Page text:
Although the beneficial effects of vitamin D on SIRT-1 have been shown in in vitro and animal studies, there are limited clinical trials. An in vitro experiment indicated that vitamin D up-regulated SIRT-1 and reverted the SIRT-1 down-regulation induced by H2O2 in human endothelial cells.21 Moreover, vitamin D increased the expression and activity of SIRT-1 in 3T3-L1 adipocytes.22 In line with these findings, Chang and Kim38 study described that vitamin D deficiency significantly decreased SIRT-1 in obese rats fed with a vitamin D-insufficient diet. A possible underlying mechanism of the relationship between vitamin D and SIRT-1 could be the capacity of vitamin D to increase adenosine monophosphate-activated protein kinase which enhances SIRT-1 by increasing NAD/NADH ratio and decreases adipose tissuemacrophage infiltration and inflammation.39

Although the present study has some limitations such as relatively small sample size and duration of the treatment, the strengths of this study are methodology (i.e. a double-blind, randomized, placebo-controlled design) which allows for causative conclusions in both genders. Indeed, all subjects received a standard diet (20%-30% fat, 10%-15% protein and 55%-65% carbohydrates), and therefore, diet composition was not considered as a confounding factor.

Conclusion

In conclusion, the results of this RCT suggest that weekly supplementation with 50 000 IU vitamin D in combination with a weight loss diet have no effect on serum lipid profile and SIRT-1 in obese subjects with vitamin D deficiency. Further well-designed RCT with relatively larger sample size and longer follow-up period are needed to understand the effect of vitamin D supplementation on lipid profile and SIRT-1 in obese patients with vitamin D deficiency.

Ethical approval

A written informed consent was signed by all participants. The trial was conducted according to the principles of the Declaration of Helsinki and received ethical approval from Tabriz University of Medical Science (reference number: TBZMED.REC.1395.761). The present trial was registered in Iranian Registry of Clinical Trial website (identifier: IRCT201608223320N13; http://www.irct.ir).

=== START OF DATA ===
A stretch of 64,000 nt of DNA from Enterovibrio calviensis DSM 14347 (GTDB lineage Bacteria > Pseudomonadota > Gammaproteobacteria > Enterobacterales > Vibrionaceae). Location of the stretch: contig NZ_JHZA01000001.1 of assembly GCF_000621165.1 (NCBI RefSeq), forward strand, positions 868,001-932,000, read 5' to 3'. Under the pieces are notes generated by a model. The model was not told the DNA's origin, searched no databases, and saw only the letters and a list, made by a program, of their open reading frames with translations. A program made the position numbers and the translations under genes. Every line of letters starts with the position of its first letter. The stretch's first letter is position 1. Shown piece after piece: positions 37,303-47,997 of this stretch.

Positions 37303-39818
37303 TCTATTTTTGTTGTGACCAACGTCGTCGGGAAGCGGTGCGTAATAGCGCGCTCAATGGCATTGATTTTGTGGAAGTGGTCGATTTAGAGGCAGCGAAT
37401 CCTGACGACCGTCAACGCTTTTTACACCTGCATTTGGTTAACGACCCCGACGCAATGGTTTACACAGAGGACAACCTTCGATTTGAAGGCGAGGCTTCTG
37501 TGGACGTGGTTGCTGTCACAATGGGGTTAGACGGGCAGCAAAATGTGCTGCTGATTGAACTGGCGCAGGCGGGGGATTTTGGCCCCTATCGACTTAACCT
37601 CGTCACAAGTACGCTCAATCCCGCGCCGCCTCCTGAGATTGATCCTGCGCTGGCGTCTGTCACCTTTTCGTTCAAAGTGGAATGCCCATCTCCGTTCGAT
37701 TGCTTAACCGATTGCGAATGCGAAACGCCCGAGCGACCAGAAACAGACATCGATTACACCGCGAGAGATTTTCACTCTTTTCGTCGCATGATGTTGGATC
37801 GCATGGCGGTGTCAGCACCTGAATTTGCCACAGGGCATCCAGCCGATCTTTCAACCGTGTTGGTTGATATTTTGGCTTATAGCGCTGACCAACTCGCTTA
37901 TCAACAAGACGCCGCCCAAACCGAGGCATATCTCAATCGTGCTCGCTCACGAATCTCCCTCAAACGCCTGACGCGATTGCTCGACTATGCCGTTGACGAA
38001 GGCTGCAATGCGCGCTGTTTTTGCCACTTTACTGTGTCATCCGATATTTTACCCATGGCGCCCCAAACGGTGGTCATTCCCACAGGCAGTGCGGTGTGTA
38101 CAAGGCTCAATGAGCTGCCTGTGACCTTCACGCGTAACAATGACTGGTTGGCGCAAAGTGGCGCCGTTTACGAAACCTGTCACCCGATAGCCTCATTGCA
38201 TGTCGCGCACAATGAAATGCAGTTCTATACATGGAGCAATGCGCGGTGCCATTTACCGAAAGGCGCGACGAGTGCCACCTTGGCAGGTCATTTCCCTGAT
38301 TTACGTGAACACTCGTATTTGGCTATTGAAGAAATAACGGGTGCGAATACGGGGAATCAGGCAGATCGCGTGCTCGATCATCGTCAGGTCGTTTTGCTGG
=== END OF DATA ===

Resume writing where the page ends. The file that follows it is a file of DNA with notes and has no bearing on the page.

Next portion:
Competing interests

The authors declare that they have no competing interests.

Funding

This work was supported by the Research Vice Chancellor, Tabriz University of Medical Sciences.

Authors’ contributions

Author contributions were as follows: Study concept and design (SA, MEM, SRAH); Acquisition of data (SA, LLD); Analysis and interpretation of data (SA, MEM Drafting of the manuscript (SA, MEM, SRAH and LLD) and Critical revision of the manuscript for important intellectual content (MEM, SRAH); All authors read and approved the final manuscript.

Acknowledgments

The authors would like to thank the all patients who participated as samples of this study. We, also appreciate Zahravi (Zahravi Pharm. Co; Tabriz, Iran) for providing vitamin D and placebo pearls. This article is provided from Ph.D. thesis of Soodabeh Aliashrafi with the registered number of (D/52) at Tabriz University of Medical Sciences.